Howard Marks: “Extreme Predictions Are Rarely Right, But They’re The Ones That Make You Big Money”

Howard Marks: “Extreme Predictions Are Rarely Right, But They’re The Ones That Make You Big Money”

One of the best resources for investors are Howard Marks’ annual memos. They provide a number of valuable investing insights for investors. One such example can be found in the 1993 missive titled – The Value of Predictions, or Where’d All This Rain Come From?. In this memo Marks discusses a number of aspects of market forecasting. With particular emphasis on the difficulty of forecasting, the timing of forecasts, and more importantly how accurate forecasting doesn’t necessarily correlate to significant change in a company’s share price.

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The key to forecasting, Marks says, is:

“Extreme predictions are rarely right, but they’re the ones that make you big money”.

Here’s an excerpt from that memo:

At least twenty-five years ago, it was noted that stock price movements were highly correlated with changes in earnings. So people concluded that accurate forecasts of earnings were the key to making money in stocks.

It has since been realized, however, that it’s not earnings changes that cause stock price changes, but earnings changes which come as a surprise. Look in the newspaper. Some days, a company announces a doubling of earnings and its stock price jumps. Other earnings doublings don’t even cause a ripple — or they prompt a decline. The key question is not “What was the change?” but rather “Was it anticipated?” Was the change accurately predicted by the consensus and thus factored into the stock price? If so, the announcement should cause little reaction. If not, the announcement should cause the stock price to rise if the surprise is pleasant or fall if it is not.

This raises an important Catch 22. Everyone’s forecasts are, on average, consensus forecasts. If your prediction is consensus too, it won’t produce above-average performance even if it’s right. Superior performance comes from accurate non consensus forecasts. But because most forecasters aren’t terrible, the actual results fall near the consensus most of the time — and non-consensus forecasts are usually wrong. The payoff table in terms of performance looks like this:


The problem is that extraordinary performance comes only from correct nonconsensus forecasts, but non-consensus forecasts are hard to make, hard to make correctly and hard to act on.

When interest rates stood at 8% in 1978, most people thought they’d stay there. The interest rate bears predicted 9%, and the bulls predicted 7%. Most of the time, rates would have been in that range, and no one would have made much money.

The big profits went to those who predicted 15% long bond yields. But where were those people? Extreme predictions are rarely right, but they’re the ones that make you big money.

You can read the entire 1993 memo here.

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Article by Johnny Hopkins, The Acquirer's Multiple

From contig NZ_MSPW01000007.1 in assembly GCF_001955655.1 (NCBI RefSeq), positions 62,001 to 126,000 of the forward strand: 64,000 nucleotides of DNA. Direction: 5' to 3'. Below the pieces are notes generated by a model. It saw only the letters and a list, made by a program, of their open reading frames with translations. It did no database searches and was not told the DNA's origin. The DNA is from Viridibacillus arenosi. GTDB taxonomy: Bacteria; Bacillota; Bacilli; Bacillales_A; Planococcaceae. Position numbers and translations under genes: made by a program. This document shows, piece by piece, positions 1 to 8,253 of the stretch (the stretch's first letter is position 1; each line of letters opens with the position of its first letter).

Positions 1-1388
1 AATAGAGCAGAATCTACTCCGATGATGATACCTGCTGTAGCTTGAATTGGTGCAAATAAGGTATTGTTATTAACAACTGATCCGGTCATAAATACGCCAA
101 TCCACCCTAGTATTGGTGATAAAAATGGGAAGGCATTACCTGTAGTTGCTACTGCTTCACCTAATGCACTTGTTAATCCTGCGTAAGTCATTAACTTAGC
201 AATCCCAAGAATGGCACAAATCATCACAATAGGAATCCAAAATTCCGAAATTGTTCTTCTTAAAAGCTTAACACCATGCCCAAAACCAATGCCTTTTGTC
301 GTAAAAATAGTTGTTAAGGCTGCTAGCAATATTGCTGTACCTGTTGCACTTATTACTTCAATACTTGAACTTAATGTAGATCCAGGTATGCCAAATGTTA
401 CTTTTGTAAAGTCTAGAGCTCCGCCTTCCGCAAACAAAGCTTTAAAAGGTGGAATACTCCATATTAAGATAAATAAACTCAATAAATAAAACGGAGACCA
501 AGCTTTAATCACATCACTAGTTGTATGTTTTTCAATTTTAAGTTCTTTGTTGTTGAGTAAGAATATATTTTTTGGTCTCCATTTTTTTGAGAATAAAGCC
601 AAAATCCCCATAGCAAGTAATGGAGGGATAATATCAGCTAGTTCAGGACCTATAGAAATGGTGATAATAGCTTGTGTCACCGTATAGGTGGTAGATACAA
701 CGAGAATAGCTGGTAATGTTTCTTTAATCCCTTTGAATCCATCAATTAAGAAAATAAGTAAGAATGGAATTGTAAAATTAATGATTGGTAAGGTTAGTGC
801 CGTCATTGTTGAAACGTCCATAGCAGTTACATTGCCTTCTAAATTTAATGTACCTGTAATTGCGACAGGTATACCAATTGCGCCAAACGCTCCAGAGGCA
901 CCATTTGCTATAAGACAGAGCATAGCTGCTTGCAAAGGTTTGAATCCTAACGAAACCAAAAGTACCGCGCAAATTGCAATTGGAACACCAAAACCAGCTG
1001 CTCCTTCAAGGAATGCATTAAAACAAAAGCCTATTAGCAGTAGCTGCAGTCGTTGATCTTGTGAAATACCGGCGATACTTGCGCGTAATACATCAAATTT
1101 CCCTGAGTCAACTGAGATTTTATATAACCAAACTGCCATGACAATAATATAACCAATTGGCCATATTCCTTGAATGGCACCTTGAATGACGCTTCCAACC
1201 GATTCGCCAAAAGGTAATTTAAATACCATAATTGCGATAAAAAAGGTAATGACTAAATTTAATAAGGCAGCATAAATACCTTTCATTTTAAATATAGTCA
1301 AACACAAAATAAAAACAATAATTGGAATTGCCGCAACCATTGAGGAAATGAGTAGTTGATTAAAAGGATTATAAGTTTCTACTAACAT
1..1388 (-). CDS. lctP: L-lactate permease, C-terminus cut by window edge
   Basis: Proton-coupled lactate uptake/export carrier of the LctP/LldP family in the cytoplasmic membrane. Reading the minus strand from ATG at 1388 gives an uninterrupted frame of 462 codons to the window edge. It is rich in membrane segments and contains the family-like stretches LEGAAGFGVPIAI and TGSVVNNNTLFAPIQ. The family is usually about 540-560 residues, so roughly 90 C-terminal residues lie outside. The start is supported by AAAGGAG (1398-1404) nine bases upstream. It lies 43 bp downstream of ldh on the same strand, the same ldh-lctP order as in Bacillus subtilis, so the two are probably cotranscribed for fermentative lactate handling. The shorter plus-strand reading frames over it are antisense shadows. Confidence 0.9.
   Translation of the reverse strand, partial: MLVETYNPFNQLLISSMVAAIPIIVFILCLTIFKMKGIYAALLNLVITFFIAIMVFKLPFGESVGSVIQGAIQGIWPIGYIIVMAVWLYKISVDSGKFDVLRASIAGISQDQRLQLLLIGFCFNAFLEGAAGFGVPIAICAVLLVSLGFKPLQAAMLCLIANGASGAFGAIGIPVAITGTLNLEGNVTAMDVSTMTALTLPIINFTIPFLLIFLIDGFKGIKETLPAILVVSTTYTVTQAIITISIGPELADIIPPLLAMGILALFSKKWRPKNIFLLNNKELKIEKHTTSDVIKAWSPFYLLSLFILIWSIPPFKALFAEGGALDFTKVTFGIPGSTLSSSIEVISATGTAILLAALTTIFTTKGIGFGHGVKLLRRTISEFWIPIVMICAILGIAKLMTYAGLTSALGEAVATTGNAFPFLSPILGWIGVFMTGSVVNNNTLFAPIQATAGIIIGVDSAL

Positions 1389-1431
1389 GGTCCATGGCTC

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The Acquirer’s Multiple® is the valuation ratio used to find attractive takeover candidates. It examines several financial statement items that other multiples like the price-to-earnings ratio do not, including debt, preferred stock, and minority interests; and interest, tax, depreciation, amortization. The Acquirer’s Multiple® is calculated as follows: Enterprise Value / Operating Earnings* It is based on the investment strategy described in the book Deep Value: Why Activist Investors and Other Contrarians Battle for Control of Losing Corporations, written by Tobias Carlisle, founder of The Acquirer’s Multiple® differs from The Magic Formula® Earnings Yield because The Acquirer’s Multiple® uses operating earnings in place of EBIT. Operating earnings is constructed from the top of the income statement down, where EBIT is constructed from the bottom up. Calculating operating earnings from the top down standardizes the metric, making a comparison across companies, industries and sectors possible, and, by excluding special items–earnings that a company does not expect to recur in future years–ensures that these earnings are related only to operations. Similarly, The Acquirer’s Multiple® differs from the ordinary enterprise multiple because it uses operating earnings in place of EBITDA, which is also constructed from the bottom up. Tobias Carlisle is also the Chief Investment Officer of Carbon Beach Asset Management LLC. He's best known as the author of the well regarded Deep Value website Greenbackd, the book Deep Value: Why Activists Investors and Other Contrarians Battle for Control of Losing Corporations (2014, Wiley Finance), and Quantitative Value: A Practitioner’s Guide to Automating Intelligent Investment and Eliminating Behavioral Errors (2012, Wiley Finance). He has extensive experience in investment management, business valuation, public company corporate governance, and corporate law. Articles written for Seeking Alpha are provided by the team of analysts at, home of The Acquirer's Multiple Deep Value Stock Screener. All metrics use trailing twelve month or most recent quarter data. * The screener uses the CRSP/Compustat merged database “OIADP” line item defined as “Operating Income After Depreciation.”
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